Juanita Brooks (1954-2009) was a popular jazz and gospel singer who grew up in the Ninth Ward in New Orleans. She starred in One M’o Time and in another musical that Vernel Bagneris co-wrote with Allen Toussaint in 1986, Staggerlee, which ran Off-Broadway.
David Ryan Curley is the creative youngest son in a family of bright, funny, supportive, and gifted individuals who all grew up in Baton Rouge, Louisiana. David finished his degree at Louisiana State University and then traveled nationally and internationally, observing, documenting, and participating in community rituals, from the parade practices in Louisiana and the imaginative productivity of the United States’ West Coast culture to the historic markers of the Holocaust in Poland. He uses video to record everything from awareness of Lyme disease to the appearances of rainbows and sunsets, especially as they decorate cemeteries.
- Flying Lesson
Rosane Chamecki, Phil Harder & Andrea Lerner · USA · 2008 · 5.49 min
Concept and Choreography: Rosane Chamecki and Andrea Lerner
Photography: Phil Harder
Additional Camera: Darren Roark and Paris Remillard
Editing: Darren Roark
Music: Prelude No.1 from The Well-Tempered Clavier, Johann Sebastian Bach, performed by Vivian LeWine
Produced: Pano Pra Manga
Performed by: Rosane Chamecki and Andrea Lerner
Flying Lesson was made possible through the generous support of the Jerome Foundation for the performance piece EXIT, premiered at The Kitchen, New York/2007. Dance programs at The Kitchen are made possible with support from Altria Group Inc., the Harkness Foundation for Dance, the Mertz Gilmore Foundation, and with public funds from the New York State Council on the Arts. Special thanks to Tanja Meding, Maura Sircus, Kimbi, and Dimitrius. © Pano Pra Manga, 2007.
chameckilerner is a 20-year collaboration between Rosane Chamecki and Andrea Lerner. Over these years, they created a body of work that includes dance performances, video, and installation pieces.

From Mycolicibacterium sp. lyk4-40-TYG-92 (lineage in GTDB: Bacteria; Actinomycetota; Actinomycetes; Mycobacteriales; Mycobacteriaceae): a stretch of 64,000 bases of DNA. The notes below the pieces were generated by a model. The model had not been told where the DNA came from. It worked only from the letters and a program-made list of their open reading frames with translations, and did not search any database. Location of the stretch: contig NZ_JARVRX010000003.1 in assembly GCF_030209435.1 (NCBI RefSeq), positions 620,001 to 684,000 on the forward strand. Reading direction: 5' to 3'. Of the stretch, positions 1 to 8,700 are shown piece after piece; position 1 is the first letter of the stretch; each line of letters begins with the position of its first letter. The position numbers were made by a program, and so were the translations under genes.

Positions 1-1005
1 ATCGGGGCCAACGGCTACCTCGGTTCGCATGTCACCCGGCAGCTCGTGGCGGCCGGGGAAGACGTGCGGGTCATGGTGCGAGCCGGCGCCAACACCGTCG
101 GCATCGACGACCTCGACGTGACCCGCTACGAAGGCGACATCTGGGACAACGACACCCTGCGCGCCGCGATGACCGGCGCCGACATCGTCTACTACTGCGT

Their work has been presented in the US by The Kitchen, DTW, The Joyce Theater, Performance Space 122, Central Park SummerStage, Portland Institute for Contemporary Art, Mass MoCA, Diverseworks, Jacob’s Pillow, and American Dance Festival, among others. chameckilerner has toured extensively throughout Brazil as well as Canada, Venezuela, Portugal, The Netherlands, UK, Austria, Germany, Denmark, Finland, Colombia, Costa Rica, El Salvador, and Romania.
chameckilerner is the recipient of various fellowships and grants including the prestigious Guggenheim Fellowship in 2008, The Foundation for Contemporary Arts, NYFA, NYSCA, NEFA, Jerome Foundation, Rockefeller Map Fund, Siemens, and is featured in the 2014/Spring issue of BOMB Magazine, in a 10-page interview with Eve Sussmann.
Supported by the Guggenheim Fellowship in 2008, their first short video, Flying Lesson, won the Jury Award at the 36th Dance on Camera Festival at Lincoln Center, was showed in more than twenty international film festivals, and broadcasted on Channel 13's REEL NEW YORK, in the UK, Australia, and the Netherlands.
Following Flying Lesson, chameckilerner made The Collection, commissioned by Robert Wilson’s Watermill Center; Conversation With Boxing Gloves Between Chamecki and Lerner, commissioned by PERFORMA 09 and the San Francisco Museum of Modern Art; and Samba #2 and Eskasizer, through a residency at EMPAC, Troy, NY.
Eskasizer, a four-channel time-based installation, premiered at EMPAC in January 2015, followed by an exhibition at WASP (Working Art Space and Production) in Romania and at DANÇA EM FOCO, Brazil. In 2016, Eskasizer opened a six-week run at THE BOILER, the Annex space at Pierogi Gallery in New York. Eskasizer was on view at The Flint Institute of Arts in Michigan in 2016, followed by a run during the San Francisco Dance Film Festival. Eskasizer was last presented at Bennington College in 2017.
In 2016 chameckilerner had a retrospective of their videos at the Festival DANÇA EM FOCO, Brazil. For the retrospective, they created two more works: Between Chamecki and Lerner and Exercise #4. Their latest work, Two Dogs and No Ball, revisiting William Wegman's 1972 work Two Dogs and Ball, is in post-production. Recently, chameckilerner had a residency at YADDO and was teaching at Sarah Lawrence College.
- Occupy Wall Street: the story behind seven months of protest
www.guardiannews.com · USA · 2012 · 4.42 min
Filmmaker: Kat King Hogue
Additional video: Bert McKinley and Luke Rudkowski/Occupy TVNY
Additional Production: Ryan Devereaux and Julie Turkewitz
This short video summarizes the Occupy protest movement that began on September 17, 2011 in Zuccotti Park, located in New York City's Wall Street financial district. The protest received global attention and spawned a surge in the movement against economic inequality worldwide.